-rw-r–r–  1 peter  peter  54385 Mar 26 07:40 intranet.lan.signed

My unsigned zone file is, as you can see, around 5kb. The signed file is 54kb, which is almost 11 times larger. Data which would also need to be processed by the various DNS servers and DNS clients. And the reason why I consider this yet another design flaw is because DNS servers have quite often been used as the primary source for DoS and DDoS attacks. The system is vulnerable and therefor the DNS traffic is also often limited. Yet here we are: trying to generate out even MORE DNS data!

Finally: what about all those DNS injections?

This is my main reason for my critical comments… DNSSEC was meant to protect the DNS data. And as I demonstrated above I think that it utterly fails in doing so. But to add insult to injury: what about those compromised DNS servers? This methodology tries to secure the DNS data, but not the DNS server!

But if the server can’t be secured then… What exactly is stopping an attacker again? A signature which they can easily forge themselves? How should this make me feel any safer?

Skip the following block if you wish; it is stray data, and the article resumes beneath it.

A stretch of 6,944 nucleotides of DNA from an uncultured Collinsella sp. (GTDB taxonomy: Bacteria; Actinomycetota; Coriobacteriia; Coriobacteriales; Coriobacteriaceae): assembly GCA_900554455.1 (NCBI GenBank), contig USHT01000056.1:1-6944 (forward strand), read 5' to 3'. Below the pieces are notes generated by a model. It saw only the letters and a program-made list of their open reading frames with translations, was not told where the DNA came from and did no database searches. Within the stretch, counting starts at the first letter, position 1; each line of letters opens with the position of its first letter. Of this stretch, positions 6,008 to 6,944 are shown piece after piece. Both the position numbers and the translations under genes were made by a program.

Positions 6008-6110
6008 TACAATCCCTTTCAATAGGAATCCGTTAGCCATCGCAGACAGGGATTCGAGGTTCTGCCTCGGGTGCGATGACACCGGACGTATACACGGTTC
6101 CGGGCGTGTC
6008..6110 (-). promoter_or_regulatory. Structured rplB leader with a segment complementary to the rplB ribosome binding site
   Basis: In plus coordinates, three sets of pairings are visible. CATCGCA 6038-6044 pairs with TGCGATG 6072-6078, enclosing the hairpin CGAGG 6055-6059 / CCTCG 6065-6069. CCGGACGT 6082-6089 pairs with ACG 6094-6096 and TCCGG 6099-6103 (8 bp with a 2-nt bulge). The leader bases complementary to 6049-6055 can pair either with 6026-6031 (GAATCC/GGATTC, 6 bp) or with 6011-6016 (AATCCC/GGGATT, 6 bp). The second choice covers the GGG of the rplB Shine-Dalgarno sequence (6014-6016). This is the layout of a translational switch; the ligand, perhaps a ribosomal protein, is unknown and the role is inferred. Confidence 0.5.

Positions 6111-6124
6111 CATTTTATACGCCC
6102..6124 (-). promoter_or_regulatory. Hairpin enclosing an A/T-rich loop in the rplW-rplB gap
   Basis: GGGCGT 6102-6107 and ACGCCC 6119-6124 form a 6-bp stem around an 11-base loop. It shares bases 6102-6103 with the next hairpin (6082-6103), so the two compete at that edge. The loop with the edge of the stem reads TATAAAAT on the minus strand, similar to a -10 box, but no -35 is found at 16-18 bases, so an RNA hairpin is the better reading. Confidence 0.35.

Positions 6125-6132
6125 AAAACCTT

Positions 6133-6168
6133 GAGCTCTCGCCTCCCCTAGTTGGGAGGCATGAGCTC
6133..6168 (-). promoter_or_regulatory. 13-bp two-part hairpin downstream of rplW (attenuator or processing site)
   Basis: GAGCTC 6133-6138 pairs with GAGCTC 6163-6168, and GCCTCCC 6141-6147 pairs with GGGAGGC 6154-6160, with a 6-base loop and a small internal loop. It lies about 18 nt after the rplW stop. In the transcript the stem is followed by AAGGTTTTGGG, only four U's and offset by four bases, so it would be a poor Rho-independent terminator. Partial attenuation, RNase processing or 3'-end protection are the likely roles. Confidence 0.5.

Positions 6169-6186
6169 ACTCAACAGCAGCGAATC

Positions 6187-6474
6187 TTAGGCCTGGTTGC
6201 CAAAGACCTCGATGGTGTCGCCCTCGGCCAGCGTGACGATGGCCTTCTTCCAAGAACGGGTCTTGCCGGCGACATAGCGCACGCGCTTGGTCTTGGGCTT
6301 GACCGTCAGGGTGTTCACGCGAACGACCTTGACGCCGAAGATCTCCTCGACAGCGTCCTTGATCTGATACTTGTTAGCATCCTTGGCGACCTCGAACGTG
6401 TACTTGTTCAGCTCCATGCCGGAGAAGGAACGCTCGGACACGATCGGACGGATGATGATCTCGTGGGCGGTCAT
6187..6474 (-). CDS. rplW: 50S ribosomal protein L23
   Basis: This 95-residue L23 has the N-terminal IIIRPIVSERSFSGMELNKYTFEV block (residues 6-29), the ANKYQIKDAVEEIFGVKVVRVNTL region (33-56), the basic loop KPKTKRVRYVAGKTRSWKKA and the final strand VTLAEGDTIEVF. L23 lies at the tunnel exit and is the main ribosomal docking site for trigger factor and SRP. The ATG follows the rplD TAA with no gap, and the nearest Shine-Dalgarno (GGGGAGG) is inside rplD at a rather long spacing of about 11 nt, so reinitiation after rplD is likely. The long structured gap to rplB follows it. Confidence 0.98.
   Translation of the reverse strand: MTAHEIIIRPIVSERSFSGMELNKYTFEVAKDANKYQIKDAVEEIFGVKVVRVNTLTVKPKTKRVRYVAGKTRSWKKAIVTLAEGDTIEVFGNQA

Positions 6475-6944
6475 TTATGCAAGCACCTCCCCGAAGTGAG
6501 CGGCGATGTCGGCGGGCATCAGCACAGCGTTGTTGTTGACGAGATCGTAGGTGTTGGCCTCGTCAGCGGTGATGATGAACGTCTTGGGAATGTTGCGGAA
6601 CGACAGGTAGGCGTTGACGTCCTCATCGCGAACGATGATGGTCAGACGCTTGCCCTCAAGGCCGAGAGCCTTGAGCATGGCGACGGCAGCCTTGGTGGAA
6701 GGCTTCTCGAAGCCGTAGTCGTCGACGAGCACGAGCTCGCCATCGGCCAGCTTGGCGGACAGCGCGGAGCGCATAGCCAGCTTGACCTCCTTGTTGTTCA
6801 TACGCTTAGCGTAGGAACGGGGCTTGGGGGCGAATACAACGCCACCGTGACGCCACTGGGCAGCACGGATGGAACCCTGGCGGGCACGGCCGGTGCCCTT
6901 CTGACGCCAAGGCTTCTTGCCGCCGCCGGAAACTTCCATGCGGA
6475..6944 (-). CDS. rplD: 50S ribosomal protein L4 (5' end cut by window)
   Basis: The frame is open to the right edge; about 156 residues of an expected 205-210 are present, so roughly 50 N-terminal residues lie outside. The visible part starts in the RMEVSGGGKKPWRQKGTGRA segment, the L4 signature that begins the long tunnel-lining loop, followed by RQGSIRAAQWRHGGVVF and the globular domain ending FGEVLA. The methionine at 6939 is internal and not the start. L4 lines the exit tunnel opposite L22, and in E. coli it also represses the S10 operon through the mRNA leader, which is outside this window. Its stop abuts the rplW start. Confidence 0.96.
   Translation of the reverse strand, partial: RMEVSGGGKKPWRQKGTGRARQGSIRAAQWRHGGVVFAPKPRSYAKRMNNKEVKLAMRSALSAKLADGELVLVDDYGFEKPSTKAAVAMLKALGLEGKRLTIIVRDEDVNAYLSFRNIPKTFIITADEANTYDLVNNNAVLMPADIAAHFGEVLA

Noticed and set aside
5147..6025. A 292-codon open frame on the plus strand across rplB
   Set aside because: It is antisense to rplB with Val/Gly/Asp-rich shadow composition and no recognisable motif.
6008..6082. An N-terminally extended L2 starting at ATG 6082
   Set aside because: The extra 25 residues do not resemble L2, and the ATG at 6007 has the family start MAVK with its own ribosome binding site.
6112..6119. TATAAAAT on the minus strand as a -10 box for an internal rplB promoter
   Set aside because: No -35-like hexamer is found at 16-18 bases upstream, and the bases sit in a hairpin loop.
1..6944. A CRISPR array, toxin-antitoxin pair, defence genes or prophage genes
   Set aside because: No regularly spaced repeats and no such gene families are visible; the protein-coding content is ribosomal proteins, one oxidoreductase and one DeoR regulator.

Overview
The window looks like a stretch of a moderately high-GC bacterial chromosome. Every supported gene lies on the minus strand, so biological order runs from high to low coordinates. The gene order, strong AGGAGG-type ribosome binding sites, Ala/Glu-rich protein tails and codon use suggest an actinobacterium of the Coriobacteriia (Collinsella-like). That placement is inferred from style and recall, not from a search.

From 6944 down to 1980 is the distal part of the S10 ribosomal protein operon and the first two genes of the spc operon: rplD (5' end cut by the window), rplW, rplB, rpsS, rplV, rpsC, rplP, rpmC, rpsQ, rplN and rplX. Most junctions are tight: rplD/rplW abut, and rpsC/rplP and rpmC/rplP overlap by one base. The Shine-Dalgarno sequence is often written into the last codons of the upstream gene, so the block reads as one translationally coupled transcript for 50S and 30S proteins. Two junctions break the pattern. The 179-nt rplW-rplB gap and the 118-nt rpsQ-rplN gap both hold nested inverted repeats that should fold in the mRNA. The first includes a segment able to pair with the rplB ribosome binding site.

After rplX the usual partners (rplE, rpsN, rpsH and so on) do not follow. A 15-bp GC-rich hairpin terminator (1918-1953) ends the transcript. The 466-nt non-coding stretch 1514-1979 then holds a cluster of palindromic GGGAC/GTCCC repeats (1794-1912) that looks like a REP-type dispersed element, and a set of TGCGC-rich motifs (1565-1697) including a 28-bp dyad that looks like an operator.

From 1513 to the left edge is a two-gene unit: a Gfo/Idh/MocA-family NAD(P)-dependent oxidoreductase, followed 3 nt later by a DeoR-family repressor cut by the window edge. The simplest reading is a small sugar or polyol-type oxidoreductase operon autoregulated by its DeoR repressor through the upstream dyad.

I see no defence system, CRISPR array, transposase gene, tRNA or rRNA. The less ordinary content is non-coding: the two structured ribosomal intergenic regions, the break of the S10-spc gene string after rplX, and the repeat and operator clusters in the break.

In conclusion

As mentioned before I think the whole DNSSEC design has some major design flaws. It doesn’t provide any extra security, but instead tries to direct your attention away from the real problems: 3rd parties being able to inject bogus data.

And to add insult to injury the ISC even provides us with outdated and obsolete documentation while still claiming that DNSSEC is really important. If it was that important then seriously: couldn’t they at least provide us with relevant and updated documentation?

Also: important according to who? Perhaps all those registrars which most likely will charge us some extra in order to sell us a “secured” domain?

Dream on Internet!